• Paddy


    QF do not operate B767 as pax. aurcraft, they have one B767 as freighter.

  • Ben


    Mostly Loyal to Virgin, but you have to tip your hat off to Alan Joyce. This has not been without critics though, as usual Tony Sheldon have put in his two cents….. And as usual, it’s negative. Does that man ever have anything positive to say?!

  • Craigy


    It is a very good result. It will be interesting to see what Air NZ announces next Wednesday. On my basic calculations, Qantas’ EBIT is about 100 million or so more than the combined EBIT of Air New Zealand*, Etihad and Singapore Airlines.. Net though is a different story.

    I wonder if an order for the B78X will be made in the next year or so?

    * The Air New Zealand figure used was the half yearly result multiplied by 2.

  • Alpha


    The 767’s were replaced with ex Jestar A330s when Jestar received their Dreamliners. Roughly speaking as i am not across the exact numbers without some thorough research i am sure you guys are across with this info. It would have been interesting to see what was in that book never to be released that was settled for never to be published recently.

  • Flyradar


    So, is the huge turnaround just a result of AJ’s magnificence, or was it in a big part due to significantly lower oil prices this year vs previous & all the withheld asset depreciation that was written off last year to generate a BS massive loss from which to turnaround from this year & claim glory ??

    It is good to see them finally order new aircraft of the right type & size though. But, was any mention made of the remaining (8) firmly committed A380’s, and the mess that is bound to create when Airbus forces them to take or sues QF ?? Or, is that being swept under the carpet till after the Board reaps their outlandishly large bonuses (again) this year ??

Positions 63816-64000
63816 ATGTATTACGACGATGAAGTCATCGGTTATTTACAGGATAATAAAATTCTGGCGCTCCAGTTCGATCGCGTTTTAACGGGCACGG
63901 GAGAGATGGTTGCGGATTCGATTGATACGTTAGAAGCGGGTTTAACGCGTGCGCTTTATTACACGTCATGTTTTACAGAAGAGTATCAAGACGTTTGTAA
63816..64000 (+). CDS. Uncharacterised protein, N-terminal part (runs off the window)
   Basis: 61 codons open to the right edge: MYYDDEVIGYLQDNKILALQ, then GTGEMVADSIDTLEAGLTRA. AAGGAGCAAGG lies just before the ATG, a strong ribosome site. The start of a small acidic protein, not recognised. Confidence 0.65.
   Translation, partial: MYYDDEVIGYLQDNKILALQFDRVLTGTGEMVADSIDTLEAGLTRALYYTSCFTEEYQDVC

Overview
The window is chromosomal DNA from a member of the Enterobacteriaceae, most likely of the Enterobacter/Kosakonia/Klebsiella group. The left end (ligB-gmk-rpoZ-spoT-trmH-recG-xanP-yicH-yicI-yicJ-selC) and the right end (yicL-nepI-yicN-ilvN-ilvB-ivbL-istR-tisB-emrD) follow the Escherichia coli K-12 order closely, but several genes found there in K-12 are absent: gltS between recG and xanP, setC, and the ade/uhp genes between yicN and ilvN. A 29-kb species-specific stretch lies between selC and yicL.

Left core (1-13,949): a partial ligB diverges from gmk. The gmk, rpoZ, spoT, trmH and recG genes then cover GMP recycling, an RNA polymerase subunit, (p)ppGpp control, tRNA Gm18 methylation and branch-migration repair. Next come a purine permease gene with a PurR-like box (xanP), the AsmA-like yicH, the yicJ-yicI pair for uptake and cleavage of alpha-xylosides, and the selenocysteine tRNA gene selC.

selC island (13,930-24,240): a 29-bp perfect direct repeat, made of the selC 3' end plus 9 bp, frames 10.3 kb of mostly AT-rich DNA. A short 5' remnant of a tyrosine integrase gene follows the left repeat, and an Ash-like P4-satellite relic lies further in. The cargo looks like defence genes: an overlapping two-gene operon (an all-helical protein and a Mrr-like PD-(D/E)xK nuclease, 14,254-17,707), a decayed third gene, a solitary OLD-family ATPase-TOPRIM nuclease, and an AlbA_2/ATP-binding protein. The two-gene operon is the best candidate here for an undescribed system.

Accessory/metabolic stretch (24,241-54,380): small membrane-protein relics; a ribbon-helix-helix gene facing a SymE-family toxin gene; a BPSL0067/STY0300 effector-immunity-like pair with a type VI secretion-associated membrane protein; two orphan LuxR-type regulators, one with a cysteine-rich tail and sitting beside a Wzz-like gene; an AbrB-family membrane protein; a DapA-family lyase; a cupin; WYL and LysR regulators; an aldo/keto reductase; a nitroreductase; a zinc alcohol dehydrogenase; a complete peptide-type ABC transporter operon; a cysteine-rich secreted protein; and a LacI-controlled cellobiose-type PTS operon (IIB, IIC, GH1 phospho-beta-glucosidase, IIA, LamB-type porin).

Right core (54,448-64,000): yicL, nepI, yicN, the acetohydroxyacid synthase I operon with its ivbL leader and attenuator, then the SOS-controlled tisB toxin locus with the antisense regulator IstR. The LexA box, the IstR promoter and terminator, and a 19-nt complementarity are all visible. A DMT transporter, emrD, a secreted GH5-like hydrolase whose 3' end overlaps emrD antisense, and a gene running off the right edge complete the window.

• Peter R


    Flyradar, they could easily dump those A380’s onto Emirates since they’re ordering like 100 of em……what’s 8 more ?

  • Damian


    Flyradar I can’t see QF too worried about being forced to take A380s by Airbus. They’ll either cut a ‘win-win’ deal to swap the order for more A330s, A320s or A350s or ‘on-sell’ those rights/orders/commitments/slots/whatever to partner Etihad

  • Tom


    Craigy, none of the ER’s i suspect will be retired. QANTAS will be retiring OJM, OEB, OJT, OJU and OJS.

  • Ante C


    Hopefully Qantas orders more Dreamliners soon. This, plus an 8-abreast configuration in economy would put the airline in a world-leading position

  • Rodney Marinkovic


    Great change in fleet flexibility. With maximum up to eight of A380, rest of international and intercontinental must be with tween engines aircraft. Looks like (my) QANTAS preferring dream liners, in stud of A350-900 and A350-1000. How ever go, main goal is combination of tween jets and Smart management and economy (both type of AC is ”top gun”.) implementation of those aircrafts will be ”sweet fruit” to share holders. I am one lucky one of those. Our QANTAS flying on right track. “‘like Rodney. All most”
    Rodney Marinkovic. AME retired. Greeting from Serbia to my All Mighty QANTAS AIRVAYS!!!. ✈

  • JM


    Craigy, there are 6 Qantas 747-400ER’s, not 4, and rather newer than the 400’s. (These 6 ER’s are the only ones in the world, by the way.) Looks like the 8 delayed A380’s, or a lesser number, negotiated, might replace these.